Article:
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Understanding the Link between Osteoporosis and Celiac Disease

Posted Feb 27 2011 10:57pm

     Medical researchers have noted for quite some time that osteoporosis and celiac disease commonly appear together. In my celiac advocacy work, I have come across several celiac patients who didn’t know they had the disease until they were diagnosed with osteoporosis, and vice-versa. If you have either condition, it’s important to understand this link and to know what symptoms to look for. Being informed on this subject can have priceless health benefits.

      Osteoporosis is a disease that causes the bones to be less dense than they should be, making them more fragile and more likely to break.  Many people with osteoporosis don’t realize they have the condition until they break a bone. Sometimes the fractures are major breaks, or there can be dozens or hundreds of tiny fractures. Loss of height with aging and a severely rounded upper back called the dowager's hump are usually the result of many small osteoporotic fractures that have weakened the spine.

     It is fortunate that osteoporosis is preventable. There are many risk factors for developing the disease, and the first step is to recognize which factors may apply to you and to take the appropriate steps to handle them. Risk factors include insufficient calcium intake, insufficient vitamin D intake, being thin or having a small frame, a family history of osteoporosis, taking certain medications, insufficient weight-bearing exercise, smoking, too much alcohol consumption, and in women, being postmenopausal, having an early menopause, or not having menstrual periods. The reason why people with celiac disease are at high risk for osteoporosis has to do with the first two of these risk factors—insufficient intake of calcium and vitamin D.

     When people with celiac disease eat foods that contain gluten, the villi that line the small intestine become damaged. Malabsorption—improper uptake of nutrients by the body—results, particularly of the nutrients calcium, vitamin D, and vitamin K, all of which are essential for healthy bones. Consequently, low bone density is common in celiac children and adults. Because they have gone longer without proper nutrient intake, celiac patients who weren’t diagnosed until adulthood have an increased risk of osteoporosis. In fact, the link between celiac disease and osteoporosis is so strong that researchers advise all patients who develop osteoporosis at a young age to get tested for celiac disease, to find out whether their low bone density is related to malabsorption. Researchers recommend that elderly patients with osteoporosis that doesn't seem to respond to medication should also be tested for celiac disease. If you have either condition, it is important that you schedule the appropriate testing with your doctor.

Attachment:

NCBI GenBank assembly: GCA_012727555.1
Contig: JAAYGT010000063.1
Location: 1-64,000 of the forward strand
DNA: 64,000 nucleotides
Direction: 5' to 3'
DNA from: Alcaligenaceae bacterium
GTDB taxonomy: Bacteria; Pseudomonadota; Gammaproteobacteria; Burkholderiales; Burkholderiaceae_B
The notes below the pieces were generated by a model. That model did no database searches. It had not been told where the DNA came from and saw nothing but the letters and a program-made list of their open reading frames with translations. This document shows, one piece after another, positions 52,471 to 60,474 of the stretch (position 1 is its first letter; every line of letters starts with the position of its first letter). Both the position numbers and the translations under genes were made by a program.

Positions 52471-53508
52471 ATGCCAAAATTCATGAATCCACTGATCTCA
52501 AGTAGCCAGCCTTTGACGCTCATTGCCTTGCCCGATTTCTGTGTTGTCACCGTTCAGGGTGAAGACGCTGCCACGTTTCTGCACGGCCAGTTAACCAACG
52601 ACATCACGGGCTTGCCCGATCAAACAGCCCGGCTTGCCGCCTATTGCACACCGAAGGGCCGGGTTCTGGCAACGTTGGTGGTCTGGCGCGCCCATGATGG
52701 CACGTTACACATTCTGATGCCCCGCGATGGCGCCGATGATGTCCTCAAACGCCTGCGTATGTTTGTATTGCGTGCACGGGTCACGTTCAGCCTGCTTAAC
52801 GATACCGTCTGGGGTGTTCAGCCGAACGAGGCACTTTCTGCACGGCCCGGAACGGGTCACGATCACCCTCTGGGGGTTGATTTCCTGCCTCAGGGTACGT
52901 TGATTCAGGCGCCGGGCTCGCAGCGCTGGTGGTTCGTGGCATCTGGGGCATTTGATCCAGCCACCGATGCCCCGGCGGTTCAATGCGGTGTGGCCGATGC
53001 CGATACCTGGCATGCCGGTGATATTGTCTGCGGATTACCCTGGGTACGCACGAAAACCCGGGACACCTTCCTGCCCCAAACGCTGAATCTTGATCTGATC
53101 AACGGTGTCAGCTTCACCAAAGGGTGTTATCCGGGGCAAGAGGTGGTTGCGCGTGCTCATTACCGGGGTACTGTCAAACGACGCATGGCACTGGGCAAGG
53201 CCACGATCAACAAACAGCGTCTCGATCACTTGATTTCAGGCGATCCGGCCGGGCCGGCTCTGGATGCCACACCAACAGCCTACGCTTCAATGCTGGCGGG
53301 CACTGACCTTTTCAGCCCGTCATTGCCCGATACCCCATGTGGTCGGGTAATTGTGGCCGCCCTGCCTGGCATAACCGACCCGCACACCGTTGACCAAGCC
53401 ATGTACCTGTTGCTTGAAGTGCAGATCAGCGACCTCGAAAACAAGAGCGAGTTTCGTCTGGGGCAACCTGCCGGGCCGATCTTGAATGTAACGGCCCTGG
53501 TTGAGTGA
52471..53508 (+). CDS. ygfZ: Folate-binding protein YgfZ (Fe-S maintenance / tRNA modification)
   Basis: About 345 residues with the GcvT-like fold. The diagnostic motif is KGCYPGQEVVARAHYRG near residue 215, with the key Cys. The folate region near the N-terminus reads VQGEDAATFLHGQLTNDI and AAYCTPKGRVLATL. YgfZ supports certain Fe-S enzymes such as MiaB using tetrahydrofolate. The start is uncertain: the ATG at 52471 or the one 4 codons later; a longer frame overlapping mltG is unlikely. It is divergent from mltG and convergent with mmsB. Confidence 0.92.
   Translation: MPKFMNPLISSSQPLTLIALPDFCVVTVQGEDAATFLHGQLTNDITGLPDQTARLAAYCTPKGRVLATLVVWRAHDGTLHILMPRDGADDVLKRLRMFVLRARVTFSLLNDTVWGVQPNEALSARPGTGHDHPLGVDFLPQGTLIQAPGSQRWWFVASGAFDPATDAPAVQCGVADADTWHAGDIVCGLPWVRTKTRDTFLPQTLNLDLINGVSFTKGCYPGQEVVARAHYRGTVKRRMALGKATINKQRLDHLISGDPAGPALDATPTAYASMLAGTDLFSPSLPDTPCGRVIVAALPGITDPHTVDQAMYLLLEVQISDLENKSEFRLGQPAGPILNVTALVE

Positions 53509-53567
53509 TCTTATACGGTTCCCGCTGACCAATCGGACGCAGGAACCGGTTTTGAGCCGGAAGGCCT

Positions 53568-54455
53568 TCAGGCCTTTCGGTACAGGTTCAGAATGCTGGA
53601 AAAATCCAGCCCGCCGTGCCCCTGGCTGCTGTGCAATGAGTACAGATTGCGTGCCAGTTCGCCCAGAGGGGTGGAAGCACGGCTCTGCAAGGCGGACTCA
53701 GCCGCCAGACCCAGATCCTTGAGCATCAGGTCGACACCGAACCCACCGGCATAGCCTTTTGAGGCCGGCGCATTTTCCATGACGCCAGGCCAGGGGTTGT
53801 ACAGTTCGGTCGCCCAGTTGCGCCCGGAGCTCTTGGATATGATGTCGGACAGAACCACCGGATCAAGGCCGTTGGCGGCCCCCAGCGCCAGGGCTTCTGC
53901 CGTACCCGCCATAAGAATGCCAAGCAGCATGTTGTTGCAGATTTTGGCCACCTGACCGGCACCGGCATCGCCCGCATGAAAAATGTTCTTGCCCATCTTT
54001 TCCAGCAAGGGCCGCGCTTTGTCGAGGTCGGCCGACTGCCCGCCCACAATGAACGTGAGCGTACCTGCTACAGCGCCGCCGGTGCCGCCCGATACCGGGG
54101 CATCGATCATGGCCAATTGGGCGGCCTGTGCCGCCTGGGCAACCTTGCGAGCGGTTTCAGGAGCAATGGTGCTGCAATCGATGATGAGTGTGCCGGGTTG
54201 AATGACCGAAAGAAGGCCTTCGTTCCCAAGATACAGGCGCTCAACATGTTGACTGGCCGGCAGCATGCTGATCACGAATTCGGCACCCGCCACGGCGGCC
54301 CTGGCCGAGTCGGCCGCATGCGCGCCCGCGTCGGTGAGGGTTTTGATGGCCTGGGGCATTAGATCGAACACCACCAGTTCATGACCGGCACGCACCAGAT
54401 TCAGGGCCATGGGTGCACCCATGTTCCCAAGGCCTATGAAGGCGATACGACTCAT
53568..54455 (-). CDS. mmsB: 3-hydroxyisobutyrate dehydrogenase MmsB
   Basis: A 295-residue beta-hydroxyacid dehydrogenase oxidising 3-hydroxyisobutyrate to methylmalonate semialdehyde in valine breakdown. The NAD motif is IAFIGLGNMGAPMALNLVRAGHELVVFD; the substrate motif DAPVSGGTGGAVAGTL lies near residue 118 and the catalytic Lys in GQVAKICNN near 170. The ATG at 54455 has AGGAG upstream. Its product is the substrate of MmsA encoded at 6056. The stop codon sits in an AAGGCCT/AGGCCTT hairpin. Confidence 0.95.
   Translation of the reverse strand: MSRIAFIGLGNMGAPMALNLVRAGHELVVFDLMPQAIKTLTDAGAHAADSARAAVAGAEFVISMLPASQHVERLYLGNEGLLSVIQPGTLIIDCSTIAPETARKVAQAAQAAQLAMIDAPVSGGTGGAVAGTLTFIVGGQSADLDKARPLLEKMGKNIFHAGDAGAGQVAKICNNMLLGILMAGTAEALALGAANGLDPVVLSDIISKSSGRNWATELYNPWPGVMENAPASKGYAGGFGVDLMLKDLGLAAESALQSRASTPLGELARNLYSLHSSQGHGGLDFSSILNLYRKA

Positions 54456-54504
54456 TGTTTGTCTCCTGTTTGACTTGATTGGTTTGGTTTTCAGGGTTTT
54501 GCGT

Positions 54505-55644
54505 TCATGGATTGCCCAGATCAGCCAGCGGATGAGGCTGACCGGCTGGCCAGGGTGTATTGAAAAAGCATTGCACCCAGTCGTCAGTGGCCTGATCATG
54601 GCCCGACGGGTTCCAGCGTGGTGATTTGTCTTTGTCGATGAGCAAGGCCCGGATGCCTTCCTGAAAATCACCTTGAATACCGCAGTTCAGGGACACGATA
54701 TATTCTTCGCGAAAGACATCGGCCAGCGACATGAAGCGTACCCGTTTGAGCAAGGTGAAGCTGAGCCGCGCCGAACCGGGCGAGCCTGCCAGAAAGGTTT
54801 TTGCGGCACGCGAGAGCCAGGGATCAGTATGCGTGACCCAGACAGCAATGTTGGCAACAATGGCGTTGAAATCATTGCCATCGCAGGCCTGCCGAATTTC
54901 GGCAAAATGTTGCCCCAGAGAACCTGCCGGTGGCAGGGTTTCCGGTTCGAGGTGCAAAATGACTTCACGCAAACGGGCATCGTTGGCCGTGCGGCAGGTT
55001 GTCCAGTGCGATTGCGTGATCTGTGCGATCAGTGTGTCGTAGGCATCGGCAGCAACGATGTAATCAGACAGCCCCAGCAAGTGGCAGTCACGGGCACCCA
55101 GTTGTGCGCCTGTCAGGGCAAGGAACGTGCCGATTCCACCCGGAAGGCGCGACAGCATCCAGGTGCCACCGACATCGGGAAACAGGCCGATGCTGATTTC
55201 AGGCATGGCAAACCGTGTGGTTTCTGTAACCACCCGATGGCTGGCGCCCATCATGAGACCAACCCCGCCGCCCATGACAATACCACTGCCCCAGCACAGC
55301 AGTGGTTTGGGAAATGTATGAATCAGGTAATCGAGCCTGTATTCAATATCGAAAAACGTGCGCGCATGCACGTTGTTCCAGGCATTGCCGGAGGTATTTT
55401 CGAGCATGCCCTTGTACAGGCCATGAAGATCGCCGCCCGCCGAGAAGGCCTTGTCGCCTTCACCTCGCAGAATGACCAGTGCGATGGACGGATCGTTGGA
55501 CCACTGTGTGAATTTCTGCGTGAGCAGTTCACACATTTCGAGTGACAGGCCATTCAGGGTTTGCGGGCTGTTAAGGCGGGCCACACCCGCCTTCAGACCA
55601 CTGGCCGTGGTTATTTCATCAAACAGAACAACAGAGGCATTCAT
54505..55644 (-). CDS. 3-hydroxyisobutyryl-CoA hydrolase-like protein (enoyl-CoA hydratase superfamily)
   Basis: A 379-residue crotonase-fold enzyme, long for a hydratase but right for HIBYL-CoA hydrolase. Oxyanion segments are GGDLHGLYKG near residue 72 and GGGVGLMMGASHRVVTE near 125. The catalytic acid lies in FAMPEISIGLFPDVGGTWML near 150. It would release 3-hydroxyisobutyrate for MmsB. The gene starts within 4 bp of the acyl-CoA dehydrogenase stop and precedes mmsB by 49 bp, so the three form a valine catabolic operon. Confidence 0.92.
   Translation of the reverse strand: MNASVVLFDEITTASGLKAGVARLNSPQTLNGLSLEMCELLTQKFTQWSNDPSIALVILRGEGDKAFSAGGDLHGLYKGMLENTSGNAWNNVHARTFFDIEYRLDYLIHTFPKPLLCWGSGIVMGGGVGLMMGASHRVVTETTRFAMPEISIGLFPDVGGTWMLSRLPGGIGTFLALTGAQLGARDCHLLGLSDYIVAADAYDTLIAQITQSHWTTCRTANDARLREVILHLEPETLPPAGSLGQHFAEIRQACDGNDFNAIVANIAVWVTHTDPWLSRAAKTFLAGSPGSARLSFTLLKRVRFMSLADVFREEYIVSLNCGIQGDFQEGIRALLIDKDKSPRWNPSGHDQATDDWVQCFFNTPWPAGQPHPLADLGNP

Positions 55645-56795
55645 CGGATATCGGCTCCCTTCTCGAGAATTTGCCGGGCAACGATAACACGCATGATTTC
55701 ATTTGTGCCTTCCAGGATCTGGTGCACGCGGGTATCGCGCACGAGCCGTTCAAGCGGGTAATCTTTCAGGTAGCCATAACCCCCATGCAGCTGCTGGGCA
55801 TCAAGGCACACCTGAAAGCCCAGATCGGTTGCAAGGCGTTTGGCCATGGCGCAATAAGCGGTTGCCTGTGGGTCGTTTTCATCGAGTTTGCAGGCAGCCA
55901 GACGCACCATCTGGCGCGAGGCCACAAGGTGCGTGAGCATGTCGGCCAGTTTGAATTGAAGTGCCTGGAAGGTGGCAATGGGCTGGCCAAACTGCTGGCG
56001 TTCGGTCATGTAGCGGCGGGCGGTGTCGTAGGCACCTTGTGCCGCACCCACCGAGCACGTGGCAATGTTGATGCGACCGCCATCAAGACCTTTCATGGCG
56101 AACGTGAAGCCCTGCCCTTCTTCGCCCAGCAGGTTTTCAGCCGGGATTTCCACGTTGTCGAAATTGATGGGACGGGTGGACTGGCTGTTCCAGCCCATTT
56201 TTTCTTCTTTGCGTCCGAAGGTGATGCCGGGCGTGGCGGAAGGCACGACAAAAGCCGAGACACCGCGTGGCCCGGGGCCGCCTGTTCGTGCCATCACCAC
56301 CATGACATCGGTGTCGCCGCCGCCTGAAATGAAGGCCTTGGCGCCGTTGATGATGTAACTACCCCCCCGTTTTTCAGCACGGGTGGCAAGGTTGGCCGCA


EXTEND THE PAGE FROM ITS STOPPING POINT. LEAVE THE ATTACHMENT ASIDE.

The American Gastroenterological Association recommends that all patients with celiac disease undergo bone density tests, often called bone density scans, bone mineral density (BMD) tests, or bone densitometry, to determine whether they have osteoporosis. These tests are quick, easy, and painless. Your doctor will need to give you a prescription for a bone density test.

     So how do you treat osteoporosis? When celiac patients adopt a gluten-free diet, their bone density usually improves. In addition to avoiding gluten and having your bone density measured, it is essential that you get enough calcium and vitamin D through diet and supplements. You can also stimulate vitamin D production from exposure to sunlight. Exercise is important because, just as your muscles get stronger from working out, so do your bones. It also strengthens the muscles that support the bones and improves balance and flexibility, reducing the risk of falling and breaking a bone. Choose exercises that force you to lift weight against gravity, such as walking, stair climbing, and dancing, as well as weight training. Finally, avoid smoking and excessive alcohol. Just as smoking is harmful for your heart and lungs, it is also bad for your bones, and heavy alcohol consumption is linked to low bone density.

     If you’ve been diagnosed with osteoporosis or celiac disease, I urge you to consult with your doctor about getting tested for the associated condition. The sooner you are diagnosed, the easier treatment will be. You’ve already taken the first step by informing yourself about this documented link and the symptoms to look for.

Tina Turbin

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